On Peterson’s death, Russel Moore wrote a tribute to Peterson in The Gospel Coalition website.


That Peterson was a one sermon pastor (and he meant it in a complimentary way) and that one sermon came in many different forms.


Moore summaried that Peterson’s one sermon was about the way the Word of God, revealed in the story of Scripture, speaks to and reshapes the human imagination.


Basically, Peterson’s one sermon pointed always to Jesus, God’s Passover Lamb! He who brings forgiveness of sins for the world!


A meaningful quote about Peterson is taken from the title of the book which he wrote - A Long Obedience in the Same Direction: Discipleship in an Instant Society.


To the question the demands of discipleship, Elliot and Peterson shows us from 2 different viewpoints. One had life cut short while the other lived for 86 years.


Today, we continue on this journey of understanding discipleship. And the testimonies of Elliot and Peterson I submit, follow that of their Master whom they loved and served.


May I capture that in the title of today’s sermon, which is a quote from Luke 9:51 – Jesus Set His Face towards Jerusalem.


Our discipleship is patterned after Jesus Christ who set his face to go to Jerusalem. Jesus was determined to fulfil God’s will by His sacrificial death at Calvary.


Luke 9:51 is a pivotal turning point in the Gospel of Luke. Up to this point, Jesus’ ministry was in Galilee. From v51 to Chapter 19, Luke will record Jesus’ movement to Jerusalem.


Next year when we preach through Acts, we will see Luke show us how the Gospel will move from Jerusalem to the ends of the earth.


Lk 9:51 When the days drew near for him to be taken up, he set his face to go to Jerusalem.

Already in Luke 9:51, Luke gives the reader assurance that though the journey to Jerusalem will end in crucifixion, there will be victory. For Luke says, ‘when the days drew near for him to be taken up’.


This speaks of the ascension of Jesus. This tells us of his victory over sin and death. This encourages us that Jesus now sits at the right hand of God.


The way to the crown is via the cross. And that too is the way of discipleship for us.

Inconvenient Truth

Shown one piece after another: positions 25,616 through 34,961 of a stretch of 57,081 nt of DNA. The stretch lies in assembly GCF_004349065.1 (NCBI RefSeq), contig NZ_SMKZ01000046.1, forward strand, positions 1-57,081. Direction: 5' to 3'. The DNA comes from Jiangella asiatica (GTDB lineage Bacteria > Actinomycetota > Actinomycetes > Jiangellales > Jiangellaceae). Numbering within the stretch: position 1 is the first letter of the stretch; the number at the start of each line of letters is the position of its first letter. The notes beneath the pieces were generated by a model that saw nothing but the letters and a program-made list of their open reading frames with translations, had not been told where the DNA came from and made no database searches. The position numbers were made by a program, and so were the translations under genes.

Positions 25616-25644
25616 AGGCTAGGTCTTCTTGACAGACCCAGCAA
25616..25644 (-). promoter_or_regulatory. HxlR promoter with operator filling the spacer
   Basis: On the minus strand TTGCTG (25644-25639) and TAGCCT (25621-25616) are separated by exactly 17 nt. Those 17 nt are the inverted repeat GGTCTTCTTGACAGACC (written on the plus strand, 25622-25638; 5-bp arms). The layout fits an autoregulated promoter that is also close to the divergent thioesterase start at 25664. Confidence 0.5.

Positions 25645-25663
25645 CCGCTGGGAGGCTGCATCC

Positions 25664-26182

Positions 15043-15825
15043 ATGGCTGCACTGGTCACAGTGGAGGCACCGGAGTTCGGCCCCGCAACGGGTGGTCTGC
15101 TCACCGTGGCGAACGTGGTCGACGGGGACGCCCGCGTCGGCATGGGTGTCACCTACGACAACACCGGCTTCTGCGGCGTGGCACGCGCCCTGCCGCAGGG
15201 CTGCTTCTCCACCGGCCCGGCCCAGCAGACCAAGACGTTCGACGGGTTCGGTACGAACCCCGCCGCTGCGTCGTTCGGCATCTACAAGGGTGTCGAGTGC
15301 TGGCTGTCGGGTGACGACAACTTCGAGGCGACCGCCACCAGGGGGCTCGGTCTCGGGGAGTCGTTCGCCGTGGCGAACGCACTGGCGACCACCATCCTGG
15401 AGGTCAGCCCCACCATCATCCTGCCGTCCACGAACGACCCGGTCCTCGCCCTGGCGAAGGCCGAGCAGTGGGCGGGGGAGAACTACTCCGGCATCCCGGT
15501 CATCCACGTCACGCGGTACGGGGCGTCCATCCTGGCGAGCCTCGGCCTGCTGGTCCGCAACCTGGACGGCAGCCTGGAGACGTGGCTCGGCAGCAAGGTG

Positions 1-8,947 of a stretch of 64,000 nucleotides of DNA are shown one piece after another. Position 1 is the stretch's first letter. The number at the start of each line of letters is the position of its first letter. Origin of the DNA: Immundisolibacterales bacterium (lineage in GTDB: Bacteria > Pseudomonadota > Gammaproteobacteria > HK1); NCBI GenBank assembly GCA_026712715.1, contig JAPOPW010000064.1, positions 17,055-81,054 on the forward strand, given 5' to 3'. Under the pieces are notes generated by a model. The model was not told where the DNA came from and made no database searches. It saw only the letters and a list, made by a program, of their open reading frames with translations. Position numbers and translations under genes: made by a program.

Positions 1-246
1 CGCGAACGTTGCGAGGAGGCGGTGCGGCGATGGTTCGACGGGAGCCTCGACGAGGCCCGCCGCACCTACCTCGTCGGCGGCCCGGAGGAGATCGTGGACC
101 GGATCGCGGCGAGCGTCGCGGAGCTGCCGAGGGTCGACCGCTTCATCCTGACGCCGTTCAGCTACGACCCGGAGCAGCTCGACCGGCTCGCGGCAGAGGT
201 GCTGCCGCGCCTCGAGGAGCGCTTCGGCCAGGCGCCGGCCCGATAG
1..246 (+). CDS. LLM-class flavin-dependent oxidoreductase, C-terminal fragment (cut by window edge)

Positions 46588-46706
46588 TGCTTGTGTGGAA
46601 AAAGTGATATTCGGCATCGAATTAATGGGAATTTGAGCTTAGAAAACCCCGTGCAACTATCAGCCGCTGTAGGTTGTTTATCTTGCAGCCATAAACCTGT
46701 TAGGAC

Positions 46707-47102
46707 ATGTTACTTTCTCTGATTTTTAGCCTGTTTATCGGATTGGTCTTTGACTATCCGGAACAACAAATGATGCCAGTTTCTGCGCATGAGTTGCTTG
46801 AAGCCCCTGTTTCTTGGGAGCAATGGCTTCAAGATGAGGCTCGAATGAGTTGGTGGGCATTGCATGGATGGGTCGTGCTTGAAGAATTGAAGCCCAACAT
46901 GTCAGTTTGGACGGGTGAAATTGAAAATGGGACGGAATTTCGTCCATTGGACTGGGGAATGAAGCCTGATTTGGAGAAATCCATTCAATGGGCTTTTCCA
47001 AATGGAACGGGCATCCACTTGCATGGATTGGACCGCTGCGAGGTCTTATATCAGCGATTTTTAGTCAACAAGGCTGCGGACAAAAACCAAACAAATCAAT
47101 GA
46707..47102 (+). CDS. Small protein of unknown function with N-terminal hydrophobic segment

Let’s begin with v51 to v62. Speaking about discipleship, there are some inconvenient truths that we are to know.


V51 – 55 speaks about Jesus’ interaction with the Samaritans. When Jesus began his ministry in Galilee in chapter 4, we see that he received rejection in the synagogue at Nazareth.


Now here in chapter 9, as he begins his ministry journey towards Jerusalem, he again faces rejection and this time from the Samaritans.


Why did they reject Jesus? V53 tells us that it was because Jesus’ face was set towards Jerusalem.


2 things we can note here. One is that the Samaritans did not agree that worship should only be in Jerusalem.


As highlighted by the Samaritan women at the well in John 4, the Samaritans believed that Mt Gerizim was the place where Yahweh is to be worshipped.


The 2nd issue was that of Jesus’ understanding about discipleship. That it was cross-shaped.


So, the Samaritan’s cancelled Jesus. He had no platform to preach and teach in this Samaritan village.


James and John saw this as dishonouring Jesus their master and so honour-rejection needs to be dealt with and dealt with severely. They needed to be taught a lesson.


The inconvenient truth is that the gospel message will often times be rejected and that the response to such rejection should not be fire and brimstone.


Maybe for some of us, to our gospel presentation, we may receive curt responses, polite but firm rejection or even argumentative tirade. These hopefully we are able to graciously accept.